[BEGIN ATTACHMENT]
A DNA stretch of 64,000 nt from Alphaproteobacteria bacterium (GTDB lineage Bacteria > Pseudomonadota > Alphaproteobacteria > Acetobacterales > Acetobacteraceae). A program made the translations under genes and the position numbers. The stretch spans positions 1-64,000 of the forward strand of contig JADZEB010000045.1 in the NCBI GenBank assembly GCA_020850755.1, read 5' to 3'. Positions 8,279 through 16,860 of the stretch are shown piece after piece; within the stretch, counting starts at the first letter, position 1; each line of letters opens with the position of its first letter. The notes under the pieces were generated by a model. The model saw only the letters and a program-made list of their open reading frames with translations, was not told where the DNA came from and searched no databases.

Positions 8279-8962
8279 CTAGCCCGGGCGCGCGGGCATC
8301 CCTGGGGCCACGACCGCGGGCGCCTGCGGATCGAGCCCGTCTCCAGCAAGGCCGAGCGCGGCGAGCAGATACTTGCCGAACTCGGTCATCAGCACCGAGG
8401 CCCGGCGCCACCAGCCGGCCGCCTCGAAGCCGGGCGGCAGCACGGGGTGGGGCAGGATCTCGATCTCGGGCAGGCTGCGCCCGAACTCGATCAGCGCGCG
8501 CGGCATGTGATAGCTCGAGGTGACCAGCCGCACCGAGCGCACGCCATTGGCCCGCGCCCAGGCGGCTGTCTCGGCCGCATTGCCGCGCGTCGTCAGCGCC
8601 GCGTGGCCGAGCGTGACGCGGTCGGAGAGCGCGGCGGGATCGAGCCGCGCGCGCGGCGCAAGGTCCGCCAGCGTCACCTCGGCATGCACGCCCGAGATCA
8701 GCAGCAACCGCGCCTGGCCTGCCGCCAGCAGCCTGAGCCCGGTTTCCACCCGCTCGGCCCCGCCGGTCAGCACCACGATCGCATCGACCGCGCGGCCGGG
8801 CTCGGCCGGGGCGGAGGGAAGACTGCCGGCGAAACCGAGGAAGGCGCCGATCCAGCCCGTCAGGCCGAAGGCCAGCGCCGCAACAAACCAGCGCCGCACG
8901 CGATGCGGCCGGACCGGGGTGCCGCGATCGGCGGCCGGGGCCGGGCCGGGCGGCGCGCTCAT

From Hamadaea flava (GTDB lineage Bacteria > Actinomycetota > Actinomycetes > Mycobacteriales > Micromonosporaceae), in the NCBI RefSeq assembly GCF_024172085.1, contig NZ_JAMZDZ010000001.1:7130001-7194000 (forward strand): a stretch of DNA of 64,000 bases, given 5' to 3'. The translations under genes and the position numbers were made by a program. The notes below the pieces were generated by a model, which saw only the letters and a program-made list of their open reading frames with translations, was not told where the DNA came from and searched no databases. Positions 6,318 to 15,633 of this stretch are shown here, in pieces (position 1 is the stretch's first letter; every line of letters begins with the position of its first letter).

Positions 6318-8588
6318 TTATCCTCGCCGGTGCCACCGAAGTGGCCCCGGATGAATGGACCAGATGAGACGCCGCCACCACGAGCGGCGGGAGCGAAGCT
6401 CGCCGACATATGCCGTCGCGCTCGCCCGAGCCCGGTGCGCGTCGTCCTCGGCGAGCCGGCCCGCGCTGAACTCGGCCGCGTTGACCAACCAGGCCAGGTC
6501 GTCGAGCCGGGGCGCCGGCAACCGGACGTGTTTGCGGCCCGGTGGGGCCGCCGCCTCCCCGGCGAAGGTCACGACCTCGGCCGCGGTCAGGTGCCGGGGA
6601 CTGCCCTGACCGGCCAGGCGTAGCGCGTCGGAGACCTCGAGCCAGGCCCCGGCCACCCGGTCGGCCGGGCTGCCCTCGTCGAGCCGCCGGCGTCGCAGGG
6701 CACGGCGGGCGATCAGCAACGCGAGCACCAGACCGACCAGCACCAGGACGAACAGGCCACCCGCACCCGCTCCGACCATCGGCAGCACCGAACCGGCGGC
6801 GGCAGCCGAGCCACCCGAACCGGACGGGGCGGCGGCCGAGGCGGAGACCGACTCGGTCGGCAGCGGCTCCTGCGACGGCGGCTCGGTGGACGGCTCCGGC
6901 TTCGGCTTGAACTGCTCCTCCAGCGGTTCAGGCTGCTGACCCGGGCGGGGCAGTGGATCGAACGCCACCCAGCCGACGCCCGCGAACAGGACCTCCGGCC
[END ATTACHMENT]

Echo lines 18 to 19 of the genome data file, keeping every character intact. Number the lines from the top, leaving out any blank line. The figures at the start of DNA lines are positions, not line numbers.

6801 GGCAGCCGAGCCACCCGAACCGGACGGGGCGGCGGCCGAGGCGGAGACCGACTCGGTCGGCAGCGGCTCCTGCGACGGCGGCTCGGTGGACGGCTCCGGC
6901 TTCGGCTTGAACTGCTCCTCCAGCGGTTCAGGCTGCTGACCCGGGCGGGGCAGTGGATCGAACGCCACCCAGCCGACGCCCGCGAACAGGACCTCCGGCC